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With more than 50 monkeypox cases reported, the county has received hundreds of additional doses of vaccine that should be able to serve thousands of residents who have signed up, health officials said Wednesday. 

Sean O’Donnell, the county’s public health emergency preparedness manager, said during a news briefing that county officials are still learning how many doses they can get out of 500 vials recently received from the Maryland Department of Health.

The county can get five doses out of one vial if the vaccine is administered intradermally, O’Donnell said. But some people under 18 years old could require a larger dose in order to get the full benefits of the vaccine, so the yield from a single vial isn’t as great, he said.

O’Donnell and Kimberly Townsend — a Department of Health and Human Services official leading the county’s response to monkeypox — noted the state Department of Health now tracks the number of monkeypox cases, a practice that started last week. In Montgomery County, there are 57 cases, which is 12.4% of the total number of cases throughout Maryland.

Baltimore and Prince George’s County both have more, with 133 and 175 cases respectively, according to the state dashboard.

For vaccination distribution, Townsend said county public health officials are currently prioritizing those who have been exposed to people who have contracted monkeypox in the last two weeks or have potentially been exposed. In the coming weeks, those in the community who are at a higher potential risk of exposure will be able to receive the vaccine as well.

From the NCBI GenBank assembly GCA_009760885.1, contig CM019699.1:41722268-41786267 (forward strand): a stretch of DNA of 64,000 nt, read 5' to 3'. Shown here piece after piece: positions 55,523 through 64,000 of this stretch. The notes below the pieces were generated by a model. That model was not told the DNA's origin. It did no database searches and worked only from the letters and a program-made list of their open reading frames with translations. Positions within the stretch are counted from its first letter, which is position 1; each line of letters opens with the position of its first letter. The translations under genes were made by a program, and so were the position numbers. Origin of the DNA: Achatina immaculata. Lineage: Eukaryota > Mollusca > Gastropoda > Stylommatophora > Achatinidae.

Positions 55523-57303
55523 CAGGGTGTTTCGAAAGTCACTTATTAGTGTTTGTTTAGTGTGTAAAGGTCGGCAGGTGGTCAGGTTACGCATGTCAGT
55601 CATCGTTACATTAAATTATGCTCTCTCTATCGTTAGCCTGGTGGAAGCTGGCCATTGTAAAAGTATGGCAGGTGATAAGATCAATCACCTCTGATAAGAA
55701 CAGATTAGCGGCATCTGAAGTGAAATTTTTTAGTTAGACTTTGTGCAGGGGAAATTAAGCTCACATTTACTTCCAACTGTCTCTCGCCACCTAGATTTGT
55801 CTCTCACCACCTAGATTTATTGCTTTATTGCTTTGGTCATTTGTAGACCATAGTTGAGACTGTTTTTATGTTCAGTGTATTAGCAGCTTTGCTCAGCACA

O’Donnell said county and state health officials are still determining what risk factors would apply to that latter group.

The county continues to administer monkeypox vaccine at the Dennis Avenue Health Center in Silver Spring, including to those who have been referred from private providers in the county, the officials said. The federal government is working to expand access to Montgomery Cares clinics, sites that are supported by federal and state aid, O’Donnell said. 

“What we’ve asked of our providers is that they continue to offer [monkeypox] screening and testing to all of their clients, the way that they do for all health-related risks,” O’Donnell said. 

County receives more coronavirus booster shots to combat variants

County health officials also announced they had asked the state for more than 1,000 additional doses of Pfizer and Moderna COVID-19 vaccines that will provide an additional layer of protection against variants, particularly the BA.5 variant and similar strains. 

James Bridgers, the county’s acting health officer, said the Food and Drug Administration approved the shots, which are boosters, for emergency use, but the shots still need to be approved by the Centers for Disease Control and Prevention’s Advisory Committee on Immunization Practices. 

County Executive Marc Elrich and health officials continue to urge residents who aren’t fully vaccinated or who have not received booster shots to get the shots because vaccination severely decreases the chance of illness or death. In August, 29 county residents died from COVID-19 — with the great majority of them being unvaccinated, O’Donnell said.

About 90% of the county’s residents are fully vaccinated, O’Donnell noted. County data as of Aug. 20 showed that about two out of every 100,000 residents who died from COVID-19 were unvaccinated, while there were no deaths out of 100,000 residents among those that were fully vaccinated or boosted.